The purpose of this study was to examine associations among perceived parenting variables (warmth, parental knowledge of their child's daily activities, shame induction and autonomy-granting), and psychosocial outcomes in Pakistan, a culture about which little information is available in the psychological literature. Participants were early and late adolescent Pakistani boys (N = 156) and girls (N = 148). Girls perceived their parents as being warmer, more knowledgeable about their child's activities and whereabouts, and more autonomy-granting than did boys. Warmth and parental knowledge associated with positive outcomes for girls, but not boys. Autonomy-granting associated with positive outcomes in bivariate and multivariate correlations for both genders. In causal models, perceptions of parents influenced well-being partly through the mediators of self-denigration, positive self-image and relationship harmony, explaining up to 21% of the variance in outcomes. The results are discussed in the light of Western findings and the social context of middle-class urban Pakistan. The findings provide some support for self-determination theory, which states that autonomy-granting by parents facilitates offspring adjustment through internalization of parental values, even in non-Western cultures.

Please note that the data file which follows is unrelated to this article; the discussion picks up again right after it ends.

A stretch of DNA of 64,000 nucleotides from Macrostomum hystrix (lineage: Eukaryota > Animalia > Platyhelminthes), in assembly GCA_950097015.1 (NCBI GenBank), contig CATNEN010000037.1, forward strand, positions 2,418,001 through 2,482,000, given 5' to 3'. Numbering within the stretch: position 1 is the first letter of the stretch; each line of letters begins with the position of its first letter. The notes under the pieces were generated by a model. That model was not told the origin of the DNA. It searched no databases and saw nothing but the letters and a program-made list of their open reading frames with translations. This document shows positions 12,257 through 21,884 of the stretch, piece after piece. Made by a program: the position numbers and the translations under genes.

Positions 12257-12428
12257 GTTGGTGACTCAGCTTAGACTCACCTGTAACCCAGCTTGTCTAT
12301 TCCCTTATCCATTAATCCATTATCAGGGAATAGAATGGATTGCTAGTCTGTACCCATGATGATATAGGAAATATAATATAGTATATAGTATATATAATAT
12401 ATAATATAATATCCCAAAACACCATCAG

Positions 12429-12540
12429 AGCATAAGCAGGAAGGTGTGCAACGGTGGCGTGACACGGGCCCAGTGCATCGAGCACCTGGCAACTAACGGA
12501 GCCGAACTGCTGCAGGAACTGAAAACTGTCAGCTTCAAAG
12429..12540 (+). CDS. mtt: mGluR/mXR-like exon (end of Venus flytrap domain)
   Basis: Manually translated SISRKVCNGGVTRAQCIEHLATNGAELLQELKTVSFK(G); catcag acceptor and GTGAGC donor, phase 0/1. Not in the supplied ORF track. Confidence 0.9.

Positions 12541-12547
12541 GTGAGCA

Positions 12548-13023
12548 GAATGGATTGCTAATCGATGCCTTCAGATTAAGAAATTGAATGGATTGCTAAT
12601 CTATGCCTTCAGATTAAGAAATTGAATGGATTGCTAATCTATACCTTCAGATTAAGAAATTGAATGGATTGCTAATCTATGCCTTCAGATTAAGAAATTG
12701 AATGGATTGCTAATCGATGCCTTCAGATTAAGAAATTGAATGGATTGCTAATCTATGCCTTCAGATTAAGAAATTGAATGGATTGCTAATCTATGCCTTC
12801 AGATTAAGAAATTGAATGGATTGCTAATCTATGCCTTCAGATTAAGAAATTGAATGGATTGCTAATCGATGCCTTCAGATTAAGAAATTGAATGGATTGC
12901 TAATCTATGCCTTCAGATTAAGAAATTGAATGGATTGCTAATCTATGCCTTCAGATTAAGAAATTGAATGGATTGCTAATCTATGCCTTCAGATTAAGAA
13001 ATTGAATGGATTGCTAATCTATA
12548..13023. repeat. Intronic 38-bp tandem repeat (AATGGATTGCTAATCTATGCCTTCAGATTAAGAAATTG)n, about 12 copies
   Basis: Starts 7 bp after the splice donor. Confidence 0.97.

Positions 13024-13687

ASJC Scopus subject areas
- Developmental and Educational Psychology
- Developmental Neuroscience